[Ernie Banks, set to resume his duties as HR king of shortstops in 2009.]

Like most of you, when news breaks in the baseball world, the first question I ask is, “How will this effect the Cubs?”

Case in point, the current A-Rod meltdown and its many beneficiaries:  Guy Ritchie, Derek Jeter, the CSTB comments section, and Mr. Cub himself, Ernie Banks.  Banks found himself eclipsed in the record books during one of A-Rod’s admitted steroid years, and the Trib’s Fred Mitchell makes the argument here that Banks is once again shortstop royalty.  Btw, Mitch has some interesting facts about the recent Soxfest held at that White Castle at 35th and King.  Specifically, Sox players signed 17,000 autographs, meaning that every Sox fan at the Cell’s Opening Day will walk away with at least two.  Says Mitchell:

In 1958, Banks was 6 feet 1 inch and 175 pounds when he led the majors with 47 home runs and 129 RBIs while playing shortstop for the Cubs. He hit .313 during that MVP season.

Banks’ home run record for major league shortstops stood until 2001, when Alex Rodriguez hit 52. Rodriguez hit 57 the next season.

Monday, Rodriguez confessed to using steroids from 2001-2003 while with the Texas Rangers. He hit 47 home runs in 2003, his last year as a shortstop.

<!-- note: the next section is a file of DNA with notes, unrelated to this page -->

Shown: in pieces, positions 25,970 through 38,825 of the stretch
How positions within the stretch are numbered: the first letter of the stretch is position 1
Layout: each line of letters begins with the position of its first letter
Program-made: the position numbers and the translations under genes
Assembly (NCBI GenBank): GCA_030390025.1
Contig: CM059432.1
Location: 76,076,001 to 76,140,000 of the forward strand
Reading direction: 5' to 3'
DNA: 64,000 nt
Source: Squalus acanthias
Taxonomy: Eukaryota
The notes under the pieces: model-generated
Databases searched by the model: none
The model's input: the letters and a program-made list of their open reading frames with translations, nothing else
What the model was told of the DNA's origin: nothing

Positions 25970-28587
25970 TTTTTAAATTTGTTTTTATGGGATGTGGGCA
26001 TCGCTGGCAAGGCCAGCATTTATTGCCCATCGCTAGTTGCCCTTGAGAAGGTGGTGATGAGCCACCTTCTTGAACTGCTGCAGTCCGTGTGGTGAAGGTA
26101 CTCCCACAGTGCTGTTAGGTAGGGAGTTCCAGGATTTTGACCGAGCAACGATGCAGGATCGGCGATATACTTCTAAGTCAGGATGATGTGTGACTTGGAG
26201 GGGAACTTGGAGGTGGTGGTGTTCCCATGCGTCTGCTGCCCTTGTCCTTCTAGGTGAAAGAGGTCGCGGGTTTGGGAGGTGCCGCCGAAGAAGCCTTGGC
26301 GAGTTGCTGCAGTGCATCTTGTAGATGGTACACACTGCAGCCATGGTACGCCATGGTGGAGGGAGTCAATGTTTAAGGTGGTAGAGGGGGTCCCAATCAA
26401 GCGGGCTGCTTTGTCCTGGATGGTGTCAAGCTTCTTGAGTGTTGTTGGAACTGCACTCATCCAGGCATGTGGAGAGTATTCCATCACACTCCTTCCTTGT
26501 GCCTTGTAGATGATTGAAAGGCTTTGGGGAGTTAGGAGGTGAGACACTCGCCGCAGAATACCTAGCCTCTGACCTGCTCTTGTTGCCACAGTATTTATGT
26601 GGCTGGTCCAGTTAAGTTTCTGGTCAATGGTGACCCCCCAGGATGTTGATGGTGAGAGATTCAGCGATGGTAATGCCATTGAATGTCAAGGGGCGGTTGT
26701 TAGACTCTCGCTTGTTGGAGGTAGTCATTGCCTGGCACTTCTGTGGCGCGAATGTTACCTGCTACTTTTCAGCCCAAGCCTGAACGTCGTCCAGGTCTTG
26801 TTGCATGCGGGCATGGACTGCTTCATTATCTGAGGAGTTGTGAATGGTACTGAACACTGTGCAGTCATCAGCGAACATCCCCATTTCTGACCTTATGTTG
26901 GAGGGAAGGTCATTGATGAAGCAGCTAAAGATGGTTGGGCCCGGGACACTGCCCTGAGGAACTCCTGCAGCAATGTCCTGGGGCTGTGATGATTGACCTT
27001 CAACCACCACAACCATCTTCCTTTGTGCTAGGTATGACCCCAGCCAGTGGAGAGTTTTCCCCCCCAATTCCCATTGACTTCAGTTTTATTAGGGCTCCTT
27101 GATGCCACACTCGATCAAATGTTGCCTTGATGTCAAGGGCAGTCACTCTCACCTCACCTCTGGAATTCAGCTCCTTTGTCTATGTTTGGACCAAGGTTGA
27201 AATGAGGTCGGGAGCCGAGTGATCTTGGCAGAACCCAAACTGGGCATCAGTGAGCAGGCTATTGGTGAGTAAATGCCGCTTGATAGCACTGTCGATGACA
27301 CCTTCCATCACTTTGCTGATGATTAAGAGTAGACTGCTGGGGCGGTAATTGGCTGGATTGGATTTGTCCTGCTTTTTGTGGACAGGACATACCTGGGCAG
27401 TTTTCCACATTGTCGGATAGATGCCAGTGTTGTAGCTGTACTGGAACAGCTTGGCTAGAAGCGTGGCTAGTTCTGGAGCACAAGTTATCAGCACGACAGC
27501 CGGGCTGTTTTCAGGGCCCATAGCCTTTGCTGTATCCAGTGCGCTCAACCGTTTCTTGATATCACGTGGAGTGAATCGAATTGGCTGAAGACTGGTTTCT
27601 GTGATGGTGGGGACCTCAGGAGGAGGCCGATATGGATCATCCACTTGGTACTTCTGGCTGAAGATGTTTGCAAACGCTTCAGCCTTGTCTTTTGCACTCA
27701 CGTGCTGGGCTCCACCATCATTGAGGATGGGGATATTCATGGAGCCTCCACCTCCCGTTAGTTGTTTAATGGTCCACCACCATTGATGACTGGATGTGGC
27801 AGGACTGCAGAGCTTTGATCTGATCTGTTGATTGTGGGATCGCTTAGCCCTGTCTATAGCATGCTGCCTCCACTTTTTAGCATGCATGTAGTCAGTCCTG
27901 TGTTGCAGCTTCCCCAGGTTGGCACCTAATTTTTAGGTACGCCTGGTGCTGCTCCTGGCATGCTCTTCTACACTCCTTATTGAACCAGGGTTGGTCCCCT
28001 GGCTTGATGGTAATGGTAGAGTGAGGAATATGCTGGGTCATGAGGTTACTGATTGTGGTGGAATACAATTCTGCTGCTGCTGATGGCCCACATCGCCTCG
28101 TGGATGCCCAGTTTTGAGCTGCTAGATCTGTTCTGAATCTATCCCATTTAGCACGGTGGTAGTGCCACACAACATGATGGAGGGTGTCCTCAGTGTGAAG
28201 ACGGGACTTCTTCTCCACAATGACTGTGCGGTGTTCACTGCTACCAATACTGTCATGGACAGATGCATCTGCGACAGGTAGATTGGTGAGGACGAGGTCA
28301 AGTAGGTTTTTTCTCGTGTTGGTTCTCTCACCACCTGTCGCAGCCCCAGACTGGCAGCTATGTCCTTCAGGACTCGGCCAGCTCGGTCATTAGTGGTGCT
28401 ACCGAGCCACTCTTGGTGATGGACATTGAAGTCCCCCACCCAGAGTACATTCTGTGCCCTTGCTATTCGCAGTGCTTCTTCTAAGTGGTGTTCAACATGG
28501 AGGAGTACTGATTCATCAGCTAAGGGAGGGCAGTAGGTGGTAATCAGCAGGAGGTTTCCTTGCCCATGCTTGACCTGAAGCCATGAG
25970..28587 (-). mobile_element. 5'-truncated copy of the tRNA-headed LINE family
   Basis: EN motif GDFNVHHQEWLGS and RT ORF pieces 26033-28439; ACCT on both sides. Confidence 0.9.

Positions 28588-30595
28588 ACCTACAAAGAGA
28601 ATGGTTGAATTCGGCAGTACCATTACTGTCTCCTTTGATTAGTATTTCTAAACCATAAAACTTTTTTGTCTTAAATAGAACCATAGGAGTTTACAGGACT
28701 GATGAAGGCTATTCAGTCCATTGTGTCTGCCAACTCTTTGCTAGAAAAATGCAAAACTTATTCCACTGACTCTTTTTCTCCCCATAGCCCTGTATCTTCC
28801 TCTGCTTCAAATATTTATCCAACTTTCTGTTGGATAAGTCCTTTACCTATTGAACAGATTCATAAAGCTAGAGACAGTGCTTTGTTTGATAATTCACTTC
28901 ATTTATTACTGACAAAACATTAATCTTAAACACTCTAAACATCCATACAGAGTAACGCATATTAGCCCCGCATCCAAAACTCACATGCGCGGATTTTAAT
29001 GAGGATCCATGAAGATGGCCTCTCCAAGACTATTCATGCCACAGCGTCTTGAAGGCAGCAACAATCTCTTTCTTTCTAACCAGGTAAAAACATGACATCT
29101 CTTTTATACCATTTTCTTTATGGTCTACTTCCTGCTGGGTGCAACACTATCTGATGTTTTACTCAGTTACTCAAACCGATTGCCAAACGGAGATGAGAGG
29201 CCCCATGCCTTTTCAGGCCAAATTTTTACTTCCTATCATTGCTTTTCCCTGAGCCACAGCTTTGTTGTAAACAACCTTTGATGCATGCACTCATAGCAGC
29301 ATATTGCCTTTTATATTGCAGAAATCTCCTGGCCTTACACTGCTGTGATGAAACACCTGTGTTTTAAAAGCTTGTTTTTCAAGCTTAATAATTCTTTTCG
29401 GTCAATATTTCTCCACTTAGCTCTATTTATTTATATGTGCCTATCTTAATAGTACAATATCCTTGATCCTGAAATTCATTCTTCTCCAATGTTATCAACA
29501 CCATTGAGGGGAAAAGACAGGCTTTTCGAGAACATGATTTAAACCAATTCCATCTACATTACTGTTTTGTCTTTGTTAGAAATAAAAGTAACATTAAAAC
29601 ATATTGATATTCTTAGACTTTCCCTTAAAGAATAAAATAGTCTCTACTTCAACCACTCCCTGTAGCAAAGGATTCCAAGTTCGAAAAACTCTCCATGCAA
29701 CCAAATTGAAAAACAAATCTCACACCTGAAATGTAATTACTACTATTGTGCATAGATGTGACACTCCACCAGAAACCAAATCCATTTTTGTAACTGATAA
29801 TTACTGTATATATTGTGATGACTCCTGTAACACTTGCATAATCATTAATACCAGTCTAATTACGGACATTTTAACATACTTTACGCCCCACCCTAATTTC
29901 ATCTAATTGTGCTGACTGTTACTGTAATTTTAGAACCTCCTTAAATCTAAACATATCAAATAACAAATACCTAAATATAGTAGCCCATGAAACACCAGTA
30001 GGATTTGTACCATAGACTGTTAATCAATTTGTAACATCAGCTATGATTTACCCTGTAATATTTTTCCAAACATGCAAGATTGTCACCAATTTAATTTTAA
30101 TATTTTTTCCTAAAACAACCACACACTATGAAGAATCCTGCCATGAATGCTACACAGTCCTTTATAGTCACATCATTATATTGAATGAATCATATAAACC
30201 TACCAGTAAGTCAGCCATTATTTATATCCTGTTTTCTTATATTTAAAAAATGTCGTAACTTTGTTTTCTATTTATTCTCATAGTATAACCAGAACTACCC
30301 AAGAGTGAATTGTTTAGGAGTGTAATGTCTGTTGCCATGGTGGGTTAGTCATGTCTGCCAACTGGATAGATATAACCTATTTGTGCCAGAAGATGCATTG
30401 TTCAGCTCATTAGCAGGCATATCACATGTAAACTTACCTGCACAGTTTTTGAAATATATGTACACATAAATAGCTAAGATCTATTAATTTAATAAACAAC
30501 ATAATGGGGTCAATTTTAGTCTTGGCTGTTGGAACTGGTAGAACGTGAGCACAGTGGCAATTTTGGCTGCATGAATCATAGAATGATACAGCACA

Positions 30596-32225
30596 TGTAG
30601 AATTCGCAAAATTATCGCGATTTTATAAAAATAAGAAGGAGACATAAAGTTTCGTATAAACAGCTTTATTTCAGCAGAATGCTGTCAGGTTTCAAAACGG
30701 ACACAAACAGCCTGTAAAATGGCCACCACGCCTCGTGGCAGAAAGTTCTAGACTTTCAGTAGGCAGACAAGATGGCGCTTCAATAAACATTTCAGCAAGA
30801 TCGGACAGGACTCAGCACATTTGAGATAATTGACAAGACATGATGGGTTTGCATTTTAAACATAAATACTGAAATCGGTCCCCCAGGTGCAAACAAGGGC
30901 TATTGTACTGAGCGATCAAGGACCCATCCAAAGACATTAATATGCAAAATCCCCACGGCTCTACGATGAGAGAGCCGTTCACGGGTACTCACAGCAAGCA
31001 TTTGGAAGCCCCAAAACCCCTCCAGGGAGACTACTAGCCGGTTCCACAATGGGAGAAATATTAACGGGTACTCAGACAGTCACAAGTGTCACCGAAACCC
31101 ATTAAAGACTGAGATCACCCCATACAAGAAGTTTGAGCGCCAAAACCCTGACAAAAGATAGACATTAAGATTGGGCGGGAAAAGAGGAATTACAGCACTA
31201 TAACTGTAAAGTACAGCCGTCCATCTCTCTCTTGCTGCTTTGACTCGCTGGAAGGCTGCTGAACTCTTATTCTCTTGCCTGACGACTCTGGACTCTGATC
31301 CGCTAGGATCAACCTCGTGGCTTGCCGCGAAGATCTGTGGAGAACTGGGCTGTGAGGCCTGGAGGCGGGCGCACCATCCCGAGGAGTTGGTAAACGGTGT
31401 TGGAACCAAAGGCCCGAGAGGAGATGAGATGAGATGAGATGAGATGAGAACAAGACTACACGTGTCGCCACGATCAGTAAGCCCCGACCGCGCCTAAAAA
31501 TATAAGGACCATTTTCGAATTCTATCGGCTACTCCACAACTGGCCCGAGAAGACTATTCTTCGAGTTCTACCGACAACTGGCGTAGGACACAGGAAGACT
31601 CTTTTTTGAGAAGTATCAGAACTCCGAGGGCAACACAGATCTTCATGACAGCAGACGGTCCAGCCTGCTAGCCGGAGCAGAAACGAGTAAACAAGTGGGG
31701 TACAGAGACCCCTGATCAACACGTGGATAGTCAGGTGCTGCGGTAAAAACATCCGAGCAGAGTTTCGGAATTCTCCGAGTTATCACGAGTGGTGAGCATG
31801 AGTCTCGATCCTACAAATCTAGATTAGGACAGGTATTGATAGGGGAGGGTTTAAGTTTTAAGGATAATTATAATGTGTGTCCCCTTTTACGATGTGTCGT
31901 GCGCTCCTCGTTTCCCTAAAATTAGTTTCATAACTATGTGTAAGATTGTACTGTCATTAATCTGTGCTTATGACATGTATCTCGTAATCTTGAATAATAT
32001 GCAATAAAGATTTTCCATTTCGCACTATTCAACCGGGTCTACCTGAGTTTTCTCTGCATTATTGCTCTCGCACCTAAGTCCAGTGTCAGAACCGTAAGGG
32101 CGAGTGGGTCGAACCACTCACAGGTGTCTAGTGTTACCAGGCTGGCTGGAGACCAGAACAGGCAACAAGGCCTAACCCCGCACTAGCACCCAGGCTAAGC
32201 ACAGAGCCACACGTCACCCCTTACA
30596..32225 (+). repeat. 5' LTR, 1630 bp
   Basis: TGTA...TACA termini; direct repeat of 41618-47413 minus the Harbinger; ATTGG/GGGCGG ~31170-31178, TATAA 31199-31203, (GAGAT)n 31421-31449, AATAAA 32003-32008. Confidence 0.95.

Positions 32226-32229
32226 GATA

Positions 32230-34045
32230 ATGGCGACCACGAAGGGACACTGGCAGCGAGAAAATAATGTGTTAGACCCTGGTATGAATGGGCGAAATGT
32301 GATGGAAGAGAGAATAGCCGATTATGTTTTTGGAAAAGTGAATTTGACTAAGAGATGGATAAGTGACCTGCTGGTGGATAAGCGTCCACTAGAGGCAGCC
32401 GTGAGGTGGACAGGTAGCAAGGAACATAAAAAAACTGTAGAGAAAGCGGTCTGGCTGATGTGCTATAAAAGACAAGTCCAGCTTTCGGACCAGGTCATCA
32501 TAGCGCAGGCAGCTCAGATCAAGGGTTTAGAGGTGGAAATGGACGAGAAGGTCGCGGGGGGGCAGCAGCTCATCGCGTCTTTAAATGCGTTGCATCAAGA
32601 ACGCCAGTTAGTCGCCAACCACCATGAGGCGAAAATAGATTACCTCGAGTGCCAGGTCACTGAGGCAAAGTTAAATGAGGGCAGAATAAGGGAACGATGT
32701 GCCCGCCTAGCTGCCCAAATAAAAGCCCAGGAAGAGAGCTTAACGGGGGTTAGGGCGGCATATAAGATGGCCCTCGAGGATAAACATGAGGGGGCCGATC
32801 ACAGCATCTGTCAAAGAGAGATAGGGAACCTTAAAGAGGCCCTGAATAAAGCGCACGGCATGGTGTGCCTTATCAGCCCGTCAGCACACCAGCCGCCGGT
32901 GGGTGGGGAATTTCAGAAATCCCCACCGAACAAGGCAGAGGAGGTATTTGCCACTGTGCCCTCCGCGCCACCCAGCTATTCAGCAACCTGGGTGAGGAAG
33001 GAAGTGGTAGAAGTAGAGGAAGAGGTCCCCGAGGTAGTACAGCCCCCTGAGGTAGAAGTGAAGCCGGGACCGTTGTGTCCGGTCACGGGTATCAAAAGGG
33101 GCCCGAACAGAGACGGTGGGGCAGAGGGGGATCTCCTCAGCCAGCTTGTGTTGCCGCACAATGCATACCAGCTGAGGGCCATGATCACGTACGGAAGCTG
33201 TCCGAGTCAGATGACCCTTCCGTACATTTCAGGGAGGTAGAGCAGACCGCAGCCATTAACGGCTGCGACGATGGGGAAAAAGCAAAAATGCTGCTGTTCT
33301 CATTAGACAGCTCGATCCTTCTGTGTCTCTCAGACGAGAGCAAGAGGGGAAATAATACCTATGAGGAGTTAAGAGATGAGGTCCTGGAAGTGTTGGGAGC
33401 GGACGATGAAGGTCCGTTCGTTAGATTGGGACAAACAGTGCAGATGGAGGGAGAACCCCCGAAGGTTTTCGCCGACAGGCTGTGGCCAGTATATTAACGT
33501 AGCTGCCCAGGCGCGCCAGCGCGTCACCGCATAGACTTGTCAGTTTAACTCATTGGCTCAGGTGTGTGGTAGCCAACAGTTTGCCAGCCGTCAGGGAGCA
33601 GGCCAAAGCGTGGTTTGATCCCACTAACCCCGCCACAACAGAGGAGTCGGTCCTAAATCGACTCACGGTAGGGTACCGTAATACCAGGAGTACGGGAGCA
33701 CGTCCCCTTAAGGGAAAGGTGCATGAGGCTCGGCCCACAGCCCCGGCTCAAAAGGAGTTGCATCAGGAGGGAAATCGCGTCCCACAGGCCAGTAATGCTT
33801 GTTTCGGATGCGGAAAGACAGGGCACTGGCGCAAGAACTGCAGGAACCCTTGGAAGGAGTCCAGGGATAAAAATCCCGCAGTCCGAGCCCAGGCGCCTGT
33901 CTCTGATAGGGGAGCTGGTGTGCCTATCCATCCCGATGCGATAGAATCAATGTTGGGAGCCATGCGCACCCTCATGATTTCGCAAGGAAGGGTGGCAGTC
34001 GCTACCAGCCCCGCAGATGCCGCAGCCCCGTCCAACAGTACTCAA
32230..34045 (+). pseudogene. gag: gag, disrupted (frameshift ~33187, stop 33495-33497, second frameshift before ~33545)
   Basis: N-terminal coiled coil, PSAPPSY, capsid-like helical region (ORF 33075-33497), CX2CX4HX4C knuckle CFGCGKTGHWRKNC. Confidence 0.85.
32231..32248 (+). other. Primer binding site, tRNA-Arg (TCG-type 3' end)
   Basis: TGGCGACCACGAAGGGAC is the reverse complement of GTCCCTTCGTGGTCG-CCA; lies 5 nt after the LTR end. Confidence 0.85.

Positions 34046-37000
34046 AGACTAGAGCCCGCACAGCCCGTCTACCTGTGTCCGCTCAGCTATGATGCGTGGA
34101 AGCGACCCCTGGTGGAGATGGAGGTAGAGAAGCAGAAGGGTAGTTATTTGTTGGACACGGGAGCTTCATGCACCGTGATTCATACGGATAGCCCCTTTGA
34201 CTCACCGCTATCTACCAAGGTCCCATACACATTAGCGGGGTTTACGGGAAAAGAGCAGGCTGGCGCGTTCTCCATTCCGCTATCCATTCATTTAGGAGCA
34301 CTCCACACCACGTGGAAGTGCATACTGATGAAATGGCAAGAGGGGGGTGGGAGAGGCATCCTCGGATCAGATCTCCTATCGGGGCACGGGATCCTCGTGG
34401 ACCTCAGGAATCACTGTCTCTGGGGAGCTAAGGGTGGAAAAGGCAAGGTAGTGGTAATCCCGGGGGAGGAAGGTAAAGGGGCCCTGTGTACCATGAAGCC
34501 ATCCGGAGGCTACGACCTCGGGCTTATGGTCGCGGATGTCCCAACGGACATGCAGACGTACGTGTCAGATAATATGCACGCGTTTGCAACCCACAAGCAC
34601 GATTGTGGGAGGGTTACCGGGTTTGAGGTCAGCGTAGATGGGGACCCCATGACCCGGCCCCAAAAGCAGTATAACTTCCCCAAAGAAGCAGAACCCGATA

In 1959, Banks hit 45 home runs, drove in 143 runs and hit .304 to earn his second straight National League Most Valuable Player Award. He also set a major league fielding record for shortstops by committing only 12 errors in 155 games. His last season as a full-time shortstop was 1960, as leg injuries limited his range. Banks became the Cubs’ first baseman in 1962.

Rodriguez confirmed during an interview with ESPN‘s Peter Gammons that he used performance-enhancing drugs. “I was young, I was stupid, I was naïve, and I am very sorry and deeply regretful,” he said.

Word on the street: Current and former White Sox players, broadcasters and team personnel signed more than 17,000 autographs and posed for more than 3,000 photos over the three days of the sold-out SoxFest.